5 signs your product and UX teams are disconnected

I’m a little spoiled. As a product manager and startup founder I’ve been lucky to work with fantastic UX design professionals to launch several successful products and features.

I’ve seen first hand how great products come to life when product management and UX work closely together at the early stages of product development.

But it doesn’t always happen that way.

All too often, product and UX are siloed and don’t have a shared understanding of the customer or the job to be done. Or product and UX don’t collaborate effectively. It’s unfortunate. After all, product managers and UX designers share the same goals, right?

Although product and UX roles often overlap, the skills required from great product managers and great UX designers are different. The way I think about it is that product managers are focused on market requirements and the success of the product from a business perspective. UX is focused on understanding users’ needs and implementing solutions to improve their experience.

Where can things go wrong? Here are some symptoms of a disconnected PM/UX relationship and a few ideas of what you can do to fix them.

1. UX isn’t included in customer discovery

To me, the most important part of product management (and the most fun) is customer discovery—determining the customer’s jobs-to-be-done, the product’s value proposition, the minimum viable features, and so on.

So why is it then that so many product managers conduct customer discovery and then throw their learnings over the fence to “the designers”?

Isn’t it equally important for UX to understand customers’ motivation and pain?

“UX designers must understand customers’ motivation and pain.”

At a previous company I helped validate and launch a major new service. We were designing the service from scratch, and I was on point to engage with prospective customers to understand what to build. At the early stages our small team included a UX designer to hear the customer needs (directly from prospects), understand the problems, and learn about the solutions we would potentially displace.

Our team began building this customer learning into early wireframes and then prototypes so we could learn iteratively during the validation phase. It also gave us a visual way of engaging with prospects rather than a simple phone interview. This made a big difference.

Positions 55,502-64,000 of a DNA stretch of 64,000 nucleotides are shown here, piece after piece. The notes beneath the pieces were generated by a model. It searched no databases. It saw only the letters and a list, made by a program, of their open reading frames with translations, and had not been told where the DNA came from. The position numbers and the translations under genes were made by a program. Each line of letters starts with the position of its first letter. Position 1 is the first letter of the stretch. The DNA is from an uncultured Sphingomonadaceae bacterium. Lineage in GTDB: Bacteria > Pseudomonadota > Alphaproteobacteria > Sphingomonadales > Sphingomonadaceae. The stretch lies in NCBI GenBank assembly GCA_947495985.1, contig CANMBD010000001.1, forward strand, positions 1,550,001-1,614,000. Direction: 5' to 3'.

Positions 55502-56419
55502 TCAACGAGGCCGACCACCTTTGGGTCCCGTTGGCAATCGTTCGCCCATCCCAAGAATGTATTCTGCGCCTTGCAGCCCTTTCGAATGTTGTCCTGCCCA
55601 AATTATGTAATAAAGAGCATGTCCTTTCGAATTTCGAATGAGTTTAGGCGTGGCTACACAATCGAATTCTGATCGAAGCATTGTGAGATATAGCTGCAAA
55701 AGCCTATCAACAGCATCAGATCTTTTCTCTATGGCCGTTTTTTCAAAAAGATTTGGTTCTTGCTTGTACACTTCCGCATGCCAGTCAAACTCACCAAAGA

The result was a cohesive team that launched an innovative service with a design that leapfrogged the competition. The customer adoption exceeded our expectations and I chalk that up in large part to the collaboration between product and UX at the earliest stages.

2. Roadmap initiatives lack UX consideration

In a recent post on our blog, Michael Peach of Pendo wrote that “onboarding requirements and measurements should be included with every item on the roadmap”—the same goes for UX considerations.

UX should not be exclusively separate initiatives, but rather baked into every feature on the roadmap. UX is an ongoing part of the process.

I talk often about how products are built iteratively, but this doesn’t mean that iterative products lack UX consideration. And it certainly doesn’t mean that design is something that you “skin” on a feature after it’s been released. Great design and usability should be baked into the earliest MVP.

“Great design and usability should be baked into the earliest MVP.”

An obvious solution is for leadership to provide an appropriate level of UX resources. If only 1 designer is shared among several PMs and dozens of developers, there will be strain on the process.

Regardless of resources, it’s essential for product to communicate regularly with the UX team as the roadmap is developed and inevitably changes. When product thinks of UX as an important stakeholder, the roadmap is likely to include design as a core part of new initiatives.

3. Product and UX aren’t working collaboratively

How collaborative is the relationship between your product and UX teams? Teams with a continuous exchange of feedback and regular meetings will build better products.

I encourage product teams to involve UX in the early feature discussions. When UX isn’t involved in feature discussions, the UX team won’t feel as much ownership. Or you run the risk of the UX team not being on the same page.

Or even worse, the feature isn’t well received and PMs blame the designers (or designers blame PMs).

“Teams with a continuous exchange of feedback will build better products.”

At ProductPlan, our customers use our software to build visual product roadmaps. So it’s imperative that our product be beautiful and easy to use. In many ways we consider our app to be presentation software. So for most features we integrate UX into our product discovery process as early as possible.

For example, we added a feature to make it easier for our customers to add milestones onto their roadmaps. We involved UX in the early discovery to understand the job that our customers wanted to accomplish. There were many ways the milestone feature could have been implemented and our product team worked iteratively with UX and customers to develop a solution we knew would be great. Today, milestones are one of our most used features in the product.

Product managers and UX should be on the same page and share a common mission—the company’s or product’s strategic goals. If your strategic goals aren’t communicated (or well defined), there will be conflict between product and UX.